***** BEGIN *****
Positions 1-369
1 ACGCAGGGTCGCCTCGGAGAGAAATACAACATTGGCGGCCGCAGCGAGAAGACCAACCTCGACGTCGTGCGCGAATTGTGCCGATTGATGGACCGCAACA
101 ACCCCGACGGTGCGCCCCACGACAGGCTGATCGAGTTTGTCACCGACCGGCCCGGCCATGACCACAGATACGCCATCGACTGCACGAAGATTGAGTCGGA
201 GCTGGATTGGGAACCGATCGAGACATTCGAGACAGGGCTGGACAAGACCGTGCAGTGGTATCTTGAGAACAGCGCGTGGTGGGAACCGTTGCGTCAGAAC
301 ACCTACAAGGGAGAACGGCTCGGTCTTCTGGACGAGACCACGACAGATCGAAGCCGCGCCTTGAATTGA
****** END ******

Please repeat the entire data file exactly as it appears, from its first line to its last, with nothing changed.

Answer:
Positions 1-369
1 ACGCAGGGTCGCCTCGGAGAGAAATACAACATTGGCGGCCGCAGCGAGAAGACCAACCTCGACGTCGTGCGCGAATTGTGCCGATTGATGGACCGCAACA
101 ACCCCGACGGTGCGCCCCACGACAGGCTGATCGAGTTTGTCACCGACCGGCCCGGCCATGACCACAGATACGCCATCGACTGCACGAAGATTGAGTCGGA
201 GCTGGATTGGGAACCGATCGAGACATTCGAGACAGGGCTGGACAAGACCGTGCAGTGGTATCTTGAGAACAGCGCGTGGTGGGAACCGTTGCGTCAGAAC
301 ACCTACAAGGGAGAACGGCTCGGTCTTCTGGACGAGACCACGACAGATCGAAGCCGCGCCTTGAATTGA